Music flooded Main Street on Sunday as thousands of people strolled along the closed-off road for the town’s annual outdoor celebration.
Some 215 vendor booths lined the street, offering meals and desserts, arts and crafts, and information on local businesses and organizations.
While Andover Day came two weeks after it was originally scheduled — postponed from Sept. 7 due to weather concerns — organizers said the high temperatures and sunshine brought more than 7,000 people to downtown Andover on the last weekend of summer.
“Today’s all about community,” said Phyllis Riordan, vice president of the Andover Business Center Association, or ABCA, the group that hosts the event each year. “People are supporting downtown and community businesses. And it’s not just Andover people — it’s the entire Merrimack Valley.”
Downtown shops had their doors wide open for people to stroll in as they made their way down the street. It was a day that brought customers to local businesses that have struggled to gain back clientele after the Sept. 13, 2018, gas disaster.
The day was highlighted by performances from local bands and musical groups. Andover Vocal Music, a group from Andover High School, presented several songs and dances.
The 50-member group drew a huge crowd that gathered by a stage at the corner of Elm Street. Many people were dancing and singing along.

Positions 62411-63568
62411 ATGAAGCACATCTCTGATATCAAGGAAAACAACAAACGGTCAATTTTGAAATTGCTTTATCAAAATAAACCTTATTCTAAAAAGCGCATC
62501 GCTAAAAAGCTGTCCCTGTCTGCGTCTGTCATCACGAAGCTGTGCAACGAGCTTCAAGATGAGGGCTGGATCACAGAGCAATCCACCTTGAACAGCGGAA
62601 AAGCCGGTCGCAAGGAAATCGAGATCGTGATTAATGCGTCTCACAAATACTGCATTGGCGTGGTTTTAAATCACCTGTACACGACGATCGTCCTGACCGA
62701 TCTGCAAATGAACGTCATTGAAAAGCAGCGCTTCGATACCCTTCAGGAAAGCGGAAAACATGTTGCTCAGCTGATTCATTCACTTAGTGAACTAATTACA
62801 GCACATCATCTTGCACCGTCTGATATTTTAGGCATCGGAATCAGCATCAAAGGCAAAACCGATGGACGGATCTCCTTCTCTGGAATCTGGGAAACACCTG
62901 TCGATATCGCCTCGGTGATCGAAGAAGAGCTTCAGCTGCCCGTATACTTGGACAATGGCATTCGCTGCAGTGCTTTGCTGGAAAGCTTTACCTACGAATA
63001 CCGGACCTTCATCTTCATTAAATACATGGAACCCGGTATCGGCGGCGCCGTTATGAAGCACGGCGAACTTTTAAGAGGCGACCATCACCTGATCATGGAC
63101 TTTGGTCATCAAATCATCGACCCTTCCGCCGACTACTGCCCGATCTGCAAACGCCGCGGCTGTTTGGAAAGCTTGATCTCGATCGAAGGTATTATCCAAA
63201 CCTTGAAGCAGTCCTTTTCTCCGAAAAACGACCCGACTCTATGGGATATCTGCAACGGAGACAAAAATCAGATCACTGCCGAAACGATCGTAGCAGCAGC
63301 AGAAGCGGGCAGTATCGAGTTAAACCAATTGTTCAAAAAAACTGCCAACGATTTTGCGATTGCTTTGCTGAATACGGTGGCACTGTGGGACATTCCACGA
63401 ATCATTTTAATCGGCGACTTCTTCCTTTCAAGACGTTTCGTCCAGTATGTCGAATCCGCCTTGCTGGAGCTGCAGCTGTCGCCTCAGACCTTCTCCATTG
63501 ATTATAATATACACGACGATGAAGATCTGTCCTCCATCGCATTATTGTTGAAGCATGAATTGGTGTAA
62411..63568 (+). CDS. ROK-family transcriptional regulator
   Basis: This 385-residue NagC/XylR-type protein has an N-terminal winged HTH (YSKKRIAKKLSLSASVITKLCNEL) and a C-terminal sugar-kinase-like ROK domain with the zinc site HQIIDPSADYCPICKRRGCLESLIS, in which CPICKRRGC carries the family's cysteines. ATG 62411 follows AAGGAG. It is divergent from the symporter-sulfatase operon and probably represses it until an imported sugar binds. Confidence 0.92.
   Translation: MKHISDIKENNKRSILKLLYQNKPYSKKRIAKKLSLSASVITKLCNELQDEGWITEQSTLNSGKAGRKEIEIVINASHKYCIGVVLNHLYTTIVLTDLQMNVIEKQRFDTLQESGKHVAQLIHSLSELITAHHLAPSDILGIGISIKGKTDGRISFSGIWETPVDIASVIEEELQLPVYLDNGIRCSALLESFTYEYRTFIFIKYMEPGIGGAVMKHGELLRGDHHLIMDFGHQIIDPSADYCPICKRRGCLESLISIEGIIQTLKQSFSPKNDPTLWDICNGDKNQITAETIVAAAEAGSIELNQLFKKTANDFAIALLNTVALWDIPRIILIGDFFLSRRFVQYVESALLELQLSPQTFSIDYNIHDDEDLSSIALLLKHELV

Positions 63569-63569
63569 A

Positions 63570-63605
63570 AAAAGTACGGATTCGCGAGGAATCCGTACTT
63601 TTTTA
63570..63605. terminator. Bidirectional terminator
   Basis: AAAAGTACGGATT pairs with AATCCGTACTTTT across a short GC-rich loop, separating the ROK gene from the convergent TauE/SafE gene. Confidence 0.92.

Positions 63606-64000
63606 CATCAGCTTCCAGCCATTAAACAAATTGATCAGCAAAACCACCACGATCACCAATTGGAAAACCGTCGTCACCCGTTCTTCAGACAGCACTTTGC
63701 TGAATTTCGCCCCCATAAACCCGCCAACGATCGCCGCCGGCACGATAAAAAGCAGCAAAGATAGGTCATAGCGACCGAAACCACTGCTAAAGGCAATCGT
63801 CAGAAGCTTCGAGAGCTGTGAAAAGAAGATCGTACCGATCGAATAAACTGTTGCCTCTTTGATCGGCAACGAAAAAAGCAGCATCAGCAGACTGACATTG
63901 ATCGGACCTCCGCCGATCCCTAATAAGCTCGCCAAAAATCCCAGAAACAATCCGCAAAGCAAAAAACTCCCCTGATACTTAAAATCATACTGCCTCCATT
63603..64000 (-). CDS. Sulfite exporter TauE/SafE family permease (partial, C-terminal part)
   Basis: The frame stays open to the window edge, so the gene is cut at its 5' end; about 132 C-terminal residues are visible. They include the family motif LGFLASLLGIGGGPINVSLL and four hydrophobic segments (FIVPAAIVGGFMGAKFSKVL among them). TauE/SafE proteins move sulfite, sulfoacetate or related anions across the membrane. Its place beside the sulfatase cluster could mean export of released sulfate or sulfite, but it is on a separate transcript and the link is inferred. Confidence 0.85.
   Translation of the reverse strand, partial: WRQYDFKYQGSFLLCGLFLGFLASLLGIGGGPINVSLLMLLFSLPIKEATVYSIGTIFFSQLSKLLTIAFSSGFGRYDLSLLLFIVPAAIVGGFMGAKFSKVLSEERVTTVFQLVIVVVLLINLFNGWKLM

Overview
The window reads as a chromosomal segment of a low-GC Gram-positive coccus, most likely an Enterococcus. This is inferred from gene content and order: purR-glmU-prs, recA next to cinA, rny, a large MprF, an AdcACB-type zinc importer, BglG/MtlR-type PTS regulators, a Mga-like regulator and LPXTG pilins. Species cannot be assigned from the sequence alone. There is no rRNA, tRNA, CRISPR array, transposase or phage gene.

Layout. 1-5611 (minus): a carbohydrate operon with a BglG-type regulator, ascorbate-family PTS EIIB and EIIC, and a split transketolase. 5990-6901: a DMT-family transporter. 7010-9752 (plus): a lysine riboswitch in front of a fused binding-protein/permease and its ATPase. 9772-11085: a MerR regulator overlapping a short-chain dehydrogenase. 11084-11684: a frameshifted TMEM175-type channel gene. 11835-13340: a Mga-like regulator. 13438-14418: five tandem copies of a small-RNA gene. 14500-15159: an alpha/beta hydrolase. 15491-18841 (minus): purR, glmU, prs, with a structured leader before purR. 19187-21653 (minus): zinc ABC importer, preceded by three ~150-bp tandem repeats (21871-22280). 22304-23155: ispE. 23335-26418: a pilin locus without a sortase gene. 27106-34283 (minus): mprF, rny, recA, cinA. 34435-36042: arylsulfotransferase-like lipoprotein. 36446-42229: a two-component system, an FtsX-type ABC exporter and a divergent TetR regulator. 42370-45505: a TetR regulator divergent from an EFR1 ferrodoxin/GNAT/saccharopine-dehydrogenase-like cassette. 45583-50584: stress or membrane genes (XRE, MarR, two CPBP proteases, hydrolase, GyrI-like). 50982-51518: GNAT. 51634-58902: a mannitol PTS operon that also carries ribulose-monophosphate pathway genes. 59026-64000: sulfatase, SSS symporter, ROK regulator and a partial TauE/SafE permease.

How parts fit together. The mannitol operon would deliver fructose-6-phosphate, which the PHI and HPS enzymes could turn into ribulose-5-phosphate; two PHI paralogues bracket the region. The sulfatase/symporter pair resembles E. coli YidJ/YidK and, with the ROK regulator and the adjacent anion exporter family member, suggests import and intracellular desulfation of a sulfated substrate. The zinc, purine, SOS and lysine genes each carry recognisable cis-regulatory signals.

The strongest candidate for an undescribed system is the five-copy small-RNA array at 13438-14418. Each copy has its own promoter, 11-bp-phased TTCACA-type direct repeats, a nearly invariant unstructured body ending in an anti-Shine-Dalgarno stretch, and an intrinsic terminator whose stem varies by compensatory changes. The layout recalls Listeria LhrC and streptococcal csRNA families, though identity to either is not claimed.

At the heart of downtown, in front of Old Town Hall, local officials occupied a booth and spoke with passersby. They welcomed the thousands of visitors to the annual community celebration.
“This day is important because it really pulls everyone together for one day,” said Select Board member Alex Vispoli. “It’s such a positive day, and overall it’s been great.”
On display outside Old Town Hall was the town’s first movable mural, painted by recent Andover High School graduate Marisa McCarthy.
The mural — titled “Welcome to Andover'' — tells the story of the town from both a historical and present-day perspective. The panels transition from black and white to color, and the images were inspired from those McCarthy found in books at the Andover Historical Society.
The Rotary Club, which was housed in the main parking lot on Main Street during the event, collaborated with Andover Cares, one of the club's initiatives. Rotary Club president Demetrius Spaneas said 17 vendors on the front-line of the opioid crisis were set up in the club's area.
Andover Cares is a group that raises awareness and works toward tackling substance use and addiction in the community.
At one end of Main Street, the Farmers Market grabbed the attention of many people, offering fresh produce and other seasonal favorites. Unsure if the Farmers Market would be at the event due to the date change, Riordan was thrilled to see the group there.
Ripe tomatoes, strawberries and blooming sunflowers were available for purchase for one of the last times this market season.
Riordan said the postponed date of Andover Day did not hurt turnout for the event, adding that about 7,000 people had strolled along Main Street hours before the day concluded. She said the new date was better for many vendors.
Hundreds of children filled the street with their siblings and parents, blowing bubbles and snacking on ice cream that melted in the hot sun.
“My favorite part is the face painting,” said 6-year-old Ella Downing of Andover, running to the booth to get in line.